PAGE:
For Wesleyan, Mount Vernon and Holy Innocents’, they compete against each other in Region 5A as well as four-time defending Class A Private state champion Eagle’s Landing Christian.

“Single A football is ultra-competitive when you start looking at the landscape and seeing how many Power Five college players are in it, especially in our region,” Winter said. “Studying the history of it, private (school) football used to not be thought of highly by college recruiters. Now more kids are going to private schools and the level of play is outstanding. The coaching is talented as well and private schools want to be competitive. There are no off weeks in our region.”

The intense competition has brought out the best football for the teams.

“We have great coaches that adapt to their personnel, which is difficult,” Mount Vernon coach Wayne Dabbs. “You’re given your team for the year, whether its 35 or 50 kids. You have to make the best plan for that particular group. We have really good talent. We’ve sent around nine kids to (colleges with NCAA) Division I scholarships and still finished third in our region. These are really good teams that can compete with 2A and 3A schools.”

The same goes for Class 3A for local programs Westminster, Lovett and Pace. Not only do they share the same region (5AAA) and neighborhood, but they have also each won a state championship within the past seven years. Furthermore, defending state champion Cedar Grove is in the region as well.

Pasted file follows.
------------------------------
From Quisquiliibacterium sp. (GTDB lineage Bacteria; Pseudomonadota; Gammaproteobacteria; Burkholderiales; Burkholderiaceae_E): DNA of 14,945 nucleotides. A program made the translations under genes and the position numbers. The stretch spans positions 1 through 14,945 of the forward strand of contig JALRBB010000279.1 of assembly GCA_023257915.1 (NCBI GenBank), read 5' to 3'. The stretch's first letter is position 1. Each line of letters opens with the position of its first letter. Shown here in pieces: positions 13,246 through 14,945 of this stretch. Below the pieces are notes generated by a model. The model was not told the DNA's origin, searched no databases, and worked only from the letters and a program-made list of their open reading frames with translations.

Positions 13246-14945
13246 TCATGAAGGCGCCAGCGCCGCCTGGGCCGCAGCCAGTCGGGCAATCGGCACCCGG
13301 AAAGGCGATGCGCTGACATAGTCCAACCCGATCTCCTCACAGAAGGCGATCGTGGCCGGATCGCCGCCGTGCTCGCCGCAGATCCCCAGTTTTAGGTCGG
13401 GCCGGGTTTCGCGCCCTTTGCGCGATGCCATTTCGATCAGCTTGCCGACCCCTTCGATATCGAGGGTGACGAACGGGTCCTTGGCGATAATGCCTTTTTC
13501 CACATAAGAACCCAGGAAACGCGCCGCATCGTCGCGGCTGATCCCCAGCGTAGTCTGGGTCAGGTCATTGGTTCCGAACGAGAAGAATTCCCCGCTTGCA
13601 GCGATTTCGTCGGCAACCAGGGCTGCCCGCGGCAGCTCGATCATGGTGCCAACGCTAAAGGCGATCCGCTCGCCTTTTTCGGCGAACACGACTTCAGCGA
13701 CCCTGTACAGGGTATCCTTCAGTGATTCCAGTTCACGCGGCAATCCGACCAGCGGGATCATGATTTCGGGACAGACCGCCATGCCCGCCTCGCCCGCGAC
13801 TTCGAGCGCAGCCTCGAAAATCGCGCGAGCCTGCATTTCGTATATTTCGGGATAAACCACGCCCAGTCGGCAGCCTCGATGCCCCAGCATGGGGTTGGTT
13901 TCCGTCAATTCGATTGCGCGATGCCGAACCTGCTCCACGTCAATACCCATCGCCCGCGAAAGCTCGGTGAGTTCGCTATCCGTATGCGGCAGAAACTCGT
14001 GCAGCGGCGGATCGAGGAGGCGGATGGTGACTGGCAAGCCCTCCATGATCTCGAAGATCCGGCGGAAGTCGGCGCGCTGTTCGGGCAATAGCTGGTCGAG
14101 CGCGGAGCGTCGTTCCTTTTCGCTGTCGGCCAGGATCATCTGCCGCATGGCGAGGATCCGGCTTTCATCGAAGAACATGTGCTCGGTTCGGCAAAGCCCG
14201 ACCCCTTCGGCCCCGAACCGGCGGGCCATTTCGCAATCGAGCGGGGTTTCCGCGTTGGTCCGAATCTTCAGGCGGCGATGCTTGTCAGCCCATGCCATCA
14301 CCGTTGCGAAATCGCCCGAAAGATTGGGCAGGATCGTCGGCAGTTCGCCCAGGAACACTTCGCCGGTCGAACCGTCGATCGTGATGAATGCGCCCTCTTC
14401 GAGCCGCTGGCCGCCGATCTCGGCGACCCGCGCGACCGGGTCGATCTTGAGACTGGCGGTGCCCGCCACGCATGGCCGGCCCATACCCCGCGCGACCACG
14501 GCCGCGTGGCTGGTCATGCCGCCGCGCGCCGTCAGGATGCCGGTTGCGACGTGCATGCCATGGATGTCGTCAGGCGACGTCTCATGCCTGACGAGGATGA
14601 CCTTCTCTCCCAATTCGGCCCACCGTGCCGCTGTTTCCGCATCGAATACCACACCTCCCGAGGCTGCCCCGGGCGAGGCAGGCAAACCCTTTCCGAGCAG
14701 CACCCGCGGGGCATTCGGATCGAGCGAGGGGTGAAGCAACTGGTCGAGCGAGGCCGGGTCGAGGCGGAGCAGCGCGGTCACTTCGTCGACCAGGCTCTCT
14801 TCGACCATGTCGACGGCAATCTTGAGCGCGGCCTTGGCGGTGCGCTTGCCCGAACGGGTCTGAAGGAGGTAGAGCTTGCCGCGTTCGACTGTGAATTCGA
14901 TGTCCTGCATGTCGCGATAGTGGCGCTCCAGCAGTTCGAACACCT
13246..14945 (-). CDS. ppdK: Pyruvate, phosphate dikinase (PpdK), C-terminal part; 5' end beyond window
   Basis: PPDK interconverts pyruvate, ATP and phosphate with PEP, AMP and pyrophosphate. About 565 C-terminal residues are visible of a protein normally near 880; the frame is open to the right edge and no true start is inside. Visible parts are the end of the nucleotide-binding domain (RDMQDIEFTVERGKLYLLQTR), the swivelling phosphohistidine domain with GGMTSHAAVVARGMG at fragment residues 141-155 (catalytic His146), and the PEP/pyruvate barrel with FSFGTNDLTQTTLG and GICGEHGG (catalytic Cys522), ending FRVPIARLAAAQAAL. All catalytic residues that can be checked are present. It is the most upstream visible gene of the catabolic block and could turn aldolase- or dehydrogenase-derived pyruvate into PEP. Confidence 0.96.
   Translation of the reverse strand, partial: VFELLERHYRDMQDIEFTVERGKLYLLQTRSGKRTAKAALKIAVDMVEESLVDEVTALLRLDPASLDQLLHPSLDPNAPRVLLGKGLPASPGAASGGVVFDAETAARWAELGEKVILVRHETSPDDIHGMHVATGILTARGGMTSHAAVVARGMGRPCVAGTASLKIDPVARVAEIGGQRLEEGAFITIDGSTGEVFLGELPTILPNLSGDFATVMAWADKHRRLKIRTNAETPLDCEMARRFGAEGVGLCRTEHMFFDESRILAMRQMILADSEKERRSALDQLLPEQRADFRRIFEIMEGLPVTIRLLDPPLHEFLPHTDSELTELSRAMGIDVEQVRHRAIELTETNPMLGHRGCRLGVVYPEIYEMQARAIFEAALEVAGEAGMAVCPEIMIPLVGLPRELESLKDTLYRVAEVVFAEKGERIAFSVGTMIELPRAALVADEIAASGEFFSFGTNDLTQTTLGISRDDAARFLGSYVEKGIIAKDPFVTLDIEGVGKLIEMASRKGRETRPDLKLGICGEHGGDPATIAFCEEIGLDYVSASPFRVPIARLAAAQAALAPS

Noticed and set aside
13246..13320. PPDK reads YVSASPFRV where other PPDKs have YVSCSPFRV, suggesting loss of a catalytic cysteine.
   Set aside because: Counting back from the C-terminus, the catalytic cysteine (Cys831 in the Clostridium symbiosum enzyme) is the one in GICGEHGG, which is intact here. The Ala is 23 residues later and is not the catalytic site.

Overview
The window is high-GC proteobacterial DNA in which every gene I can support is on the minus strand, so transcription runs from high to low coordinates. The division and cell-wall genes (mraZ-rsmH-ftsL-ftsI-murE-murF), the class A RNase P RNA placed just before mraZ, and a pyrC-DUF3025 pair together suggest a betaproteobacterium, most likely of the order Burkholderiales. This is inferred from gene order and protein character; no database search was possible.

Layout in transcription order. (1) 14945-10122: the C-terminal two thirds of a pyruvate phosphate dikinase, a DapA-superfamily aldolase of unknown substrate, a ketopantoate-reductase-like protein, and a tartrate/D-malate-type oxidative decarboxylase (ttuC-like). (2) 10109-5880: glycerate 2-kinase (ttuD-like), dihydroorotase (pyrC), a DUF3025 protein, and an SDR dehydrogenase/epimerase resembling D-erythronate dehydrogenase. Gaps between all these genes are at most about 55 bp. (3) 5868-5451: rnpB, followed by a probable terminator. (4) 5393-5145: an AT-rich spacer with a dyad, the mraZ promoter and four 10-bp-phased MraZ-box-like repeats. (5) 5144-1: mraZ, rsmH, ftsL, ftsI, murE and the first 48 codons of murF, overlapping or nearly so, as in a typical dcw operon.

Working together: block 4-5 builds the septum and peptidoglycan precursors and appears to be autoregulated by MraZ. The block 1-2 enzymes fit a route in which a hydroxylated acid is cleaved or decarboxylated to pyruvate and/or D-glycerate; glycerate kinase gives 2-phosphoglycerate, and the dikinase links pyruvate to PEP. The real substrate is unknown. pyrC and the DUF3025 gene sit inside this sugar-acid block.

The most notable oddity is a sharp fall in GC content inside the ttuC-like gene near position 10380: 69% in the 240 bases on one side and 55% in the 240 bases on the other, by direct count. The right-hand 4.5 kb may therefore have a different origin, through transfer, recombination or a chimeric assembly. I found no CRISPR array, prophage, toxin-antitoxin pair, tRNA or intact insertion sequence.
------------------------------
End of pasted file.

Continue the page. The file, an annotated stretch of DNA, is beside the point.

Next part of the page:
“It’s the nature of where we are right now,” Muschamp said. “It comes down to who’s at your school, and you have to do a great job of coaching them. Gerry does an excellent job at Westminster and Chris (Slade) at Pace, too. We have outstanding coaching staffs.”

The sentiment of competitive respect improving the play of football in the area is shared.

“It’s interesting because we’ve beaten each other and that’s great,” Slade said. “I like the three-school rivalry and we enjoy it. Gerry is an awesome coach and it’s the same with Mike at Lovett.”

Romberg embraces the local rivalries as well.

“We have an outstanding region with one of the lowest enrollments in Class 3A,” he said. “We can’t recruit due to high academic standards, so the kids we get are the kids we get. We have to coach them up. Mike does a great job at Lovett, and Chris does the same at Pace Academy. We have three schools right here that play at a high level and we beat each other. Every week is a battle.”

Even when most look to Class 7A as the premiere form of prep football played in Georgia, local programs are showing there’s excellence at every level.

“I’ve been in Georgia seven years and seen some good success, and the difference between Single A and 7A is simply numbers,” Winter said. “The overall talent isn’t far off. We have kids with college offers. It’s extremely competitive and think it’s easier in 2A than Single A.”

Pridgen added, “It’s as good as any football in the state. The quality is the same, and we have players that can start for any team in the state. We don’t have the depth of bigger schools, but Class A has some great players and coaching staffs that produce great teams.”

In the end, the sport simply is itself and provides the truest reality.

“Football is football,” Slade said. “The biggest difference is depth. At the end of the day, it’s 11-on-11 and if you have depth at certain positions, especially the line, you can compete with anybody.”